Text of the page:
Following the Paul Stine murder case, the Zodiac Killer’s letters became a regular occurrence, specifically targeting the newspaper known as the Chronicle. The Chronicle became the sole newspaper receiving these letters, which raised suspicions in Horan’s mind. However, a plot twist emerged in the Paul Stine case. After Paul Stine’s murder, the first letters received by the Chronicle had a piece of Paul’s blood-soaked shirt attached to them, seemingly solidifying the connection between the Zodiac Killer and the murder. However, Horan remained skeptical even in this aspect. He suspected that while Paul Stine’s body was undergoing investigation at the laboratory, someone might have taken the piece of clothing and attached it to the letter. One individual under suspicion was Paul Avery, the editor of the Chronicle, who had earned the nickname “Unsavory Avery” due to his eagerness to create sensational stories for the newspaper. Horan believed that Avery might have written some of the letters to perpetuate the ongoing story and attract attention to their publication. However, detectives and other journalists who had extensively worked on the case dismissed the idea of a journalist resorting to such devious means for publicity.
Following the murder of Paul Stine, a total of 28 letters were sent by the Zodiac Killer, and all of these letters were analyzed, revealing that they were written by a single person, a conclusion Horan strongly objected to. In order to support Horan’s theory of multiple letter writers involved in this case, Andrew consulted two French linguist experts who utilized advanced linguistic analysis technology to examine whether one or multiple persons had written these letters. After spending considerable time analyzing the Zodiac Killer’s letters, the linguistic experts informed Andrew that they suspected the letters might have been written by multiple individuals. They based their suspicion on the significant variations in writing styles, choices of words like the,” like,” rather,” etc., and sentence structures observed throughout the letters. However, forensic neuropsychologist Dr. Judy Ho refuted this notion, arguing that over time, an individual’s writing can naturally evolve and change. Horan continued to emphasize that in each murder case, there were distinct differences in modus operandi (MO). Even in the Berryessa murder case, a knife was used instead of a gun. The killer exhibited different patterns and behaviors, making the case perplexing and intricate. However, forensic psychologists argue that serial killers may change their methods of killing as they explore different types and patterns, and it is not uncommon for them to do so.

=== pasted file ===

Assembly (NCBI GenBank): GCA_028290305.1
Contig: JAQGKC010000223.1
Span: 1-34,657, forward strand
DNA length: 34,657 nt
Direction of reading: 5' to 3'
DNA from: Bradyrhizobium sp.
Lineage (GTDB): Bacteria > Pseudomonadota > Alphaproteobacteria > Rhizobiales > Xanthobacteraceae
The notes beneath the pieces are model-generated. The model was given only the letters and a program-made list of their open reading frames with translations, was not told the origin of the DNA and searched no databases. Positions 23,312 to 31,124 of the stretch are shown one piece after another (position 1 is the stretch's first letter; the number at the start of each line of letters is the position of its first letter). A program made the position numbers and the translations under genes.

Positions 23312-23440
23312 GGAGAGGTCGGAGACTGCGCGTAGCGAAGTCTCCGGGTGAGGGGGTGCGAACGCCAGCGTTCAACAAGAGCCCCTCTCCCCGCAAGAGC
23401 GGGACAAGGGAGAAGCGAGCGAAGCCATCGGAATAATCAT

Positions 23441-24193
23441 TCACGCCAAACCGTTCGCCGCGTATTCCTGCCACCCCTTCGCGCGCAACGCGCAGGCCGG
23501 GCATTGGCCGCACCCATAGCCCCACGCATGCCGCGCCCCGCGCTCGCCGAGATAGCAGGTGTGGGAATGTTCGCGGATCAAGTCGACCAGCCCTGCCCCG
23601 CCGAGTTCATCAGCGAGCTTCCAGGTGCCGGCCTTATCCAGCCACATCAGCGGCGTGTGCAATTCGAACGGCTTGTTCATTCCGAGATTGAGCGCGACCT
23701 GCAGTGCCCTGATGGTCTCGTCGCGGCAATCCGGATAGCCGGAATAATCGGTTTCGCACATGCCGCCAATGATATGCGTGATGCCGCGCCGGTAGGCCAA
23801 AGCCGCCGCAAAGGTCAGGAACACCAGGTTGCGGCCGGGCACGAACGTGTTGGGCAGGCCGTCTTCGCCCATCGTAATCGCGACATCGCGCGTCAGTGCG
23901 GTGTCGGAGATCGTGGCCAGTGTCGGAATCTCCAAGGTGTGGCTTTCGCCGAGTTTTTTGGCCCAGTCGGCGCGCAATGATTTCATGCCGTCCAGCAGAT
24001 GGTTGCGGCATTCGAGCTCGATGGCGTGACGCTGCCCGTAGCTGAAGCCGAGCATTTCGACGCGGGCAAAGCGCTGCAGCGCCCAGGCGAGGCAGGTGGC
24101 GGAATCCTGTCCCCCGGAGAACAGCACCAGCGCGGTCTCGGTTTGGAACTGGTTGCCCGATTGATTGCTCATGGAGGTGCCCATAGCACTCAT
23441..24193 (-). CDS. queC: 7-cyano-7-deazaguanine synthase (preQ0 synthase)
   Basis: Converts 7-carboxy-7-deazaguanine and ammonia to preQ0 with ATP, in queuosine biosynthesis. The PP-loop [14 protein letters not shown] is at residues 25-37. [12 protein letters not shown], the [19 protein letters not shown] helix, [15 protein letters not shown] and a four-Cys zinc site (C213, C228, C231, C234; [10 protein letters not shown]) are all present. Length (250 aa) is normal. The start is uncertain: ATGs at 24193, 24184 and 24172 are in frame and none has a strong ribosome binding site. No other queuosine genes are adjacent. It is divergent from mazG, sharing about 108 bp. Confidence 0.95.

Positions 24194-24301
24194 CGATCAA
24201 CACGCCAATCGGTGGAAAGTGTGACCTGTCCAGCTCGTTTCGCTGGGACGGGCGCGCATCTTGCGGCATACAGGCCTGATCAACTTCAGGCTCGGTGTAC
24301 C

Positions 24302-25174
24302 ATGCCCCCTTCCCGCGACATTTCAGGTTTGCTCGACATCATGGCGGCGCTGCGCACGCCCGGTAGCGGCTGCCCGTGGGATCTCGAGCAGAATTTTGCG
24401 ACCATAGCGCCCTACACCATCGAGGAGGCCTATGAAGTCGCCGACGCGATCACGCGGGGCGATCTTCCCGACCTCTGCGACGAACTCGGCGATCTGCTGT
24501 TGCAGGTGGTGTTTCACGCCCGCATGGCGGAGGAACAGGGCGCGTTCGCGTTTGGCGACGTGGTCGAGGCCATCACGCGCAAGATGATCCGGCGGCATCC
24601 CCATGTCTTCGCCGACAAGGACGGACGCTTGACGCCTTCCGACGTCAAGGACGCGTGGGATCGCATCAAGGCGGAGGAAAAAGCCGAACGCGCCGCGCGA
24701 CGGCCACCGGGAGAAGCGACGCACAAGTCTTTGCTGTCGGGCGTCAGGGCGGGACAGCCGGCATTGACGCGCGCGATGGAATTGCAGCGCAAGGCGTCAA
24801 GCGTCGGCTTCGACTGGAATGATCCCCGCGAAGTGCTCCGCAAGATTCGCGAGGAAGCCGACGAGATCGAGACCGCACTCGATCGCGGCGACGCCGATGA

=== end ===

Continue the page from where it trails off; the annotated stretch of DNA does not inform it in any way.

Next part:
The linguistic experts talked about the possibility that multiple people may have been involved in the Zodiac Killer case, which adds some credibility to Thomas Horan’s theory. However, it remains a highly debatable aspect considering the description of the killer and the forensic evidence available. Personally, I found Horan’s theory to be occasionally forced, while at other times, it provided fresh perspectives that had not previously crossed my mind.
Regardless of the theories and investigations, the Zodiac Killer case remains elusive, and most importantly, the families of the victims never received the justice they deserved. The Zodiac Killer continues to hold a dark and chilling place in the history of serial killers. We still do not know the true identity of the killer or whether they are alive or have faded into obscurity over time. The documentary has done an excellent job so far, capturing both the captivation and the intricate details of the case. I would have liked to explore more episodes of the series, but for now, I had to satisfy my curiosity with just two of them.